Thursday, September 23, 2010

"Evidence of the people and drugs coming into our country was everywhere"

Rockingham County, North Carolina Sheriff Sam Page used vacation time to come to Arizona and spend time with those trying to keep us secure from invasion.  He saw what was happening first hand.  God bless you Sheriff Sam Page! 

Video taken by Sheriff Page included at the link.

Oh, and this is just one more reason why US Foreign Aid needs to drop to nothing immediately - they are using the quite durable USAid bags as containers for drugs.



Rockingham Co. Sheriff shares experiences from U.S border

ROCKINGHAM COUNTY, N.C. - A Triad sheriff is sharing his experiences after spending six days patrolling near the U.S.-Mexico border. Rockingham County Sheriff Sam Page says he took the trip to learn more about both human and drug trafficking. Page says what happens there has a direct impact on what happens in North Carolina.

Page has been leading the war on drugs in Rockingham County for many years. "But I wanted to go to actually see where the drug trafficking begins in the United States. Over 50 percent of our drugs-- cocaine, methamphetamine, or marijuana-- come right over the U.S.-Mexican border," he said.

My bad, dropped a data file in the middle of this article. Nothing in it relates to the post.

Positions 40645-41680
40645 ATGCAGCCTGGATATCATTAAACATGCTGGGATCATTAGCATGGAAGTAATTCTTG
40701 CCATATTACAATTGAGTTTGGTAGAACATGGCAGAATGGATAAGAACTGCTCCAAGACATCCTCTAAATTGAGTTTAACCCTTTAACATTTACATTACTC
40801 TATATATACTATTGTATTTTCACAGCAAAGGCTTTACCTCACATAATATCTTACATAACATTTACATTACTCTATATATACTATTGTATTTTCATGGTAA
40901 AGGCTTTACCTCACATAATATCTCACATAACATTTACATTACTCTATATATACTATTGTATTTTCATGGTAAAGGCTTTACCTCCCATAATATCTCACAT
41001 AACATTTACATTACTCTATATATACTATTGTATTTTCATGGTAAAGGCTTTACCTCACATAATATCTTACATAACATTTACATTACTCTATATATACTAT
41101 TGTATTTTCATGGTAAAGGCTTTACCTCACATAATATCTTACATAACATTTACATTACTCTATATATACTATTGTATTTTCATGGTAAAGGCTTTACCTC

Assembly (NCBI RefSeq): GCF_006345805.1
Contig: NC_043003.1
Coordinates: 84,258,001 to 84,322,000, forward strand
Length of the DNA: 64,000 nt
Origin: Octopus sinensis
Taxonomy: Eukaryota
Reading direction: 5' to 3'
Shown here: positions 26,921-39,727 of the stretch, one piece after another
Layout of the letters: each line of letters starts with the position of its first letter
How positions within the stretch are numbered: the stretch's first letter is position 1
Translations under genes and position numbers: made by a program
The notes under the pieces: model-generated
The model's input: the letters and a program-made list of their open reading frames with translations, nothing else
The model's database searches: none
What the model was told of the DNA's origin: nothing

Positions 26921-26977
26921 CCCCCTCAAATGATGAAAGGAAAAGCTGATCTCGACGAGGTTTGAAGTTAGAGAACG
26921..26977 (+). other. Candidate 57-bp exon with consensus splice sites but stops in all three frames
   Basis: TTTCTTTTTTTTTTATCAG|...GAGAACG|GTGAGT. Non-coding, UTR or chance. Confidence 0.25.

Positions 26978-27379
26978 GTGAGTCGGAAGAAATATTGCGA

That's why he used vacation time to go to Arizona. He rode along with deputies there, videotaping his experiences. He says the experience was eye-opening. "People coming across could be drug traffickers, human traffickers, or terrorist, we don't know who's coming across our borders," said Page.

Evidence of the people and drugs coming into our country was everywhere. From abandoned clothing to water jugs and bags used to carry drugs, he didn't have to work hard to find the evidence in this particular case. “What's interesting is that we saw some of the containers they use,” Page said. "Some of the packaging they use is some of the same stuff we see back here in North Carolina."

He says they even went as far as to use bags the U.S. gave to Mexico for aid and recycled them to bring drugs back into our country. Page points out, all of those experiences have a direct effect on North Carolina.

"Once drugs come across our border, Rockingham County is about 32 hours away driving time, but it doesn't take long to get those same drugs that crossed our borders coming right here to North Carolina,” he said.

Page says now that he's seen first hand what's going on, he plans to use the video he shot and let others know. “This is affecting us in North Carolina, this is affecting us in the United States,” Page said. “This is something we all need to take issue with. Homeland Security begins at home as far as I am concerned.”

Page says he thinks this is not a political issue, but a safety one and hopes others will agree.

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